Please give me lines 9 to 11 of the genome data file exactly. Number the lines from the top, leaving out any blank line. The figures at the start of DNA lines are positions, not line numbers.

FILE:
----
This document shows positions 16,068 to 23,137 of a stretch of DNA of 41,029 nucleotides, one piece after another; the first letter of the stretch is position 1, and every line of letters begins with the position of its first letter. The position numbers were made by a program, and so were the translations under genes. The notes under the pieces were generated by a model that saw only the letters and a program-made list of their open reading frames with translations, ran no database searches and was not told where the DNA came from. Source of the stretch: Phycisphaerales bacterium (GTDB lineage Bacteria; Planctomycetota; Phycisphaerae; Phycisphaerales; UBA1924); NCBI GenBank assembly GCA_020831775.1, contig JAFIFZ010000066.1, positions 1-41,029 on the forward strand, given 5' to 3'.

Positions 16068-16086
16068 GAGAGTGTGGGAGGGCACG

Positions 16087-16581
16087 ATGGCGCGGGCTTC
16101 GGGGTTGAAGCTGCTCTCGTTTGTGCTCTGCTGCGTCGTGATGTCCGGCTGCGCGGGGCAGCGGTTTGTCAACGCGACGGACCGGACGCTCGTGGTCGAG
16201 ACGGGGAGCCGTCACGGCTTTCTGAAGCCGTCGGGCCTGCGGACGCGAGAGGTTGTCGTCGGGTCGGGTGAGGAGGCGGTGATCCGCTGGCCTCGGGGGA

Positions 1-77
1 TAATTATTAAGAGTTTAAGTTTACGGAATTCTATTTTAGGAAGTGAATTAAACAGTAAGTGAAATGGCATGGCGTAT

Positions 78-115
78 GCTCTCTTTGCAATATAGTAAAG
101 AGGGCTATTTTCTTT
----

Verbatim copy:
1 TAATTATTAAGAGTTTAAGTTTACGGAATTCTATTTTAGGAAGTGAATTAAACAGTAAGTGAAATGGCATGGCGTAT

Positions 78-115
78 GCTCTCTTTGCAATATAGTAAAG